I love the way I hate you

Movie trailers and I have a great love/hate relationship. I really enjoy watching them as they seem to make any movie interesting. That is what I love about them. However the point of the movie trailer is to suck the audience in and get them interested in the movie. So how is this done? They can not market a movie with boring footage from the film. So on some occasions, the movie is ruined for me because all the funny, intense, and entertaining parts of the movie are all in the trailer, thus ruining the movie.

I give the movie crew a lot of credit these days with the effort put into movie trailers. It is the premiere way they market their movie and make their movie unique from the other 3 coming out every Friday. Some parts are standard across trailers, such as the average length. Depending on whether it is the shorter cut or the original version, they seem to run 1:20 (shorter) and around 2:30 for the standard version. The time is perfect for the short attention spans of Americans as well as being long enough to get the point of the movie across. Another detail similar in most trailers was the lack of typography (maybe it was just the ones I watched). The only time there was type on the screen was with the date the movie comes out, the directors/actors, and the title at the end.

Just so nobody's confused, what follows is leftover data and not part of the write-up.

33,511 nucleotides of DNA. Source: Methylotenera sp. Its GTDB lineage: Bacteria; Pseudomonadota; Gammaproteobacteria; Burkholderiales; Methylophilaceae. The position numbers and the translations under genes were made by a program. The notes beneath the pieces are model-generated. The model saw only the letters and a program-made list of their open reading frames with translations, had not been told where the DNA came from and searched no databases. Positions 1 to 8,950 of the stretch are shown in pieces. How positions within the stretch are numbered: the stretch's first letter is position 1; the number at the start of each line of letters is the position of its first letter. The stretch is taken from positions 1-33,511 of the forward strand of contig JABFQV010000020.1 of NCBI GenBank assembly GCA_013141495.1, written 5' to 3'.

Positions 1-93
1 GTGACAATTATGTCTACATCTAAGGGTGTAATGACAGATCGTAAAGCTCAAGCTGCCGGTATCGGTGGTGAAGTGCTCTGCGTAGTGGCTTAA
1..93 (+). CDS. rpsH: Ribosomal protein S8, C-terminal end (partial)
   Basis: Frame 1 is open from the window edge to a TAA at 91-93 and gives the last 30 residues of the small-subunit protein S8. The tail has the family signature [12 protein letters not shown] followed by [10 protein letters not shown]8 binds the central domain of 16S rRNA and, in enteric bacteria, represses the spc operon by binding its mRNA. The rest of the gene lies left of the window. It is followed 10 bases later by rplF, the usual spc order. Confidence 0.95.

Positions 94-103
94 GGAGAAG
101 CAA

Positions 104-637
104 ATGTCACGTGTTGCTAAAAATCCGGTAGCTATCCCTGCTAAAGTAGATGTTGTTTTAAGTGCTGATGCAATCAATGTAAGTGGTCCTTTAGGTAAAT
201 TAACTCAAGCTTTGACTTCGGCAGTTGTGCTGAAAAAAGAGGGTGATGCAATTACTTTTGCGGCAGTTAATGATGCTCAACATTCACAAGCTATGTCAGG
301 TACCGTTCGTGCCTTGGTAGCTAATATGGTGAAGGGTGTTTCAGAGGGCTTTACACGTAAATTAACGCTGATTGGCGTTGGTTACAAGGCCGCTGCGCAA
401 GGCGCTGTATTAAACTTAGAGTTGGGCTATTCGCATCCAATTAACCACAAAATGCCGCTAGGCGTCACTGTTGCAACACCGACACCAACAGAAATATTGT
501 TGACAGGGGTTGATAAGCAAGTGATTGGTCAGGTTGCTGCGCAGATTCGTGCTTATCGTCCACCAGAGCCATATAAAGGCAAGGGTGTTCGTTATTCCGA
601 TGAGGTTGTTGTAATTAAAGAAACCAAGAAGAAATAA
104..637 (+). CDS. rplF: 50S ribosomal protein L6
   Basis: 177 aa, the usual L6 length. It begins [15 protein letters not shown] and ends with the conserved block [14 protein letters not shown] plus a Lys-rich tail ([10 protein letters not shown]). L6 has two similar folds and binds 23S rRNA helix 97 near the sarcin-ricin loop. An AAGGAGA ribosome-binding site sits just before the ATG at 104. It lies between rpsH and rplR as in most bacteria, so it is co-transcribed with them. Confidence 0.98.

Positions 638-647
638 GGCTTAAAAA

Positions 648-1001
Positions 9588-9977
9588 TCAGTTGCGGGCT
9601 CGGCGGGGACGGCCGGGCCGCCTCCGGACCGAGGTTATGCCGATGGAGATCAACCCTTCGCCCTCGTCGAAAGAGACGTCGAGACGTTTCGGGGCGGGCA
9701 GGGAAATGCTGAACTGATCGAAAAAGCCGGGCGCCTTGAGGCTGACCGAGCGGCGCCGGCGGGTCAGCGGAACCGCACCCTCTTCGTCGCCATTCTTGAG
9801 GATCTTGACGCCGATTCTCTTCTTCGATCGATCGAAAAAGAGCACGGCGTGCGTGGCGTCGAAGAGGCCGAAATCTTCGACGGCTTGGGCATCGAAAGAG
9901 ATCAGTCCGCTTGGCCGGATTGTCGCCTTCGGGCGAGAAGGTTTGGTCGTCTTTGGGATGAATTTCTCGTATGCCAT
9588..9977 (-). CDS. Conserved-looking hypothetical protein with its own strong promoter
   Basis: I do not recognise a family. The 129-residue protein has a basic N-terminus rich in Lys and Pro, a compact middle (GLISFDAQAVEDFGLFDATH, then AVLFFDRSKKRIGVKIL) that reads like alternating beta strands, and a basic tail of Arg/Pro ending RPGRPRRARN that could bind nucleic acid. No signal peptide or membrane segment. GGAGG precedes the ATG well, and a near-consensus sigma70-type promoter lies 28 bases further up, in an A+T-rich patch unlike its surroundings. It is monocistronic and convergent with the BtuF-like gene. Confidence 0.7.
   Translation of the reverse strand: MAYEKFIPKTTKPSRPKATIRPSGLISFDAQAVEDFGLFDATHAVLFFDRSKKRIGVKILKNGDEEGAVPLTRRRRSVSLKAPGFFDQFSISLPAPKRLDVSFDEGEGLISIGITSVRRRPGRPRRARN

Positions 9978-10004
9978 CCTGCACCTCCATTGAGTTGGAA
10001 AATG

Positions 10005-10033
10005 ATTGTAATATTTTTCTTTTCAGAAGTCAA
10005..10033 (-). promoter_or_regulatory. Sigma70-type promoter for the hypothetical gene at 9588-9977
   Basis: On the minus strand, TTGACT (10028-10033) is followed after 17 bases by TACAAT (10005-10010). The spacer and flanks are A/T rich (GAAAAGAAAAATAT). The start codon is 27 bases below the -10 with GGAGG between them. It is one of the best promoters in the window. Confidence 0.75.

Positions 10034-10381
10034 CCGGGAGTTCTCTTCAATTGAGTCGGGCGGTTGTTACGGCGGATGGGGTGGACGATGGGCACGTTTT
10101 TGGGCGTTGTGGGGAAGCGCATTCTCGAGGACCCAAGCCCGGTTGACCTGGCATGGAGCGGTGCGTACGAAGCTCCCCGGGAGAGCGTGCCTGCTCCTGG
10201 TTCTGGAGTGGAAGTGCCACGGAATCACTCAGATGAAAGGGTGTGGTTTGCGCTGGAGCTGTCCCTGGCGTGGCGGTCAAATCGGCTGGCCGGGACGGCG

A significant difference throughout the trailers was the use of voice overs and narration. In the trailer for Anchorman 2, the first half of the short ad is the narrator from the first Anchorman. It is a funnier, typical movie voice. The trailer also goes on with funny lines from all the characters without telling or showing the audience anything about the movie. Narrators for the film seemed to be more prevalent in older films, like National Lampoon’s Christmas Vacation. Their voices are synchronized with their lips in all the trailers except for The Great Gatsby. Leonardo DiCaprio’s voice is played from lines in the movie while other scenes are being shown.

How the story is told was the most diverse among the trailers without surprise. Whether it was a thriller, comedy, or serious film, the way they advertise their movie is always unique. In the new movie coming out November 2, Flight, the trailer goes step by step through the movie playing key scenes or key lines that help the audience understand the timeline of the film. The same type of style is used in the trailer for the new James Bond movie Skyfall. Finally, one of the key ingredients for the trailer is the music. Every trailer had its own unique music that went along with the genre and what the overall tone of the movie is. The original Iron Man has one of the best soundtracks and soundtracks to a trailer I have ever seen (Iron Man movies are awesome). The music starts with rock music to make Robert Downey Jr. seem like the cool guy he’s playing, then turns into hard rock when he’s in the suit. Then there are movies like Anchorman 2 where the music is “Let’s Get Ready to Rumble”, a funny, catchy song.

I never really thought about analyzing trailers before, but now that I have looked at them in depth, I don’t think I will be able to see another the same again. Watching different ones and watching them over and over makes it easier to see those unique differences that suck the viewers in.

Trailers: Iron Man 3, Iron Man, Flight, Anchorman 2, The Great Gatsby, Skyfall, Dumb and Dumber, National Lampoon’s Christmas Vacation

Recut: Ferris Bueller’s Day Off – Recut Trailer, Dumb & Dumber – Inception Style, Ghostbusters Recut Trailer

This entry was posted in Blog #4. Deconstructing Trailers and tagged , , . Bookmark the permalink.

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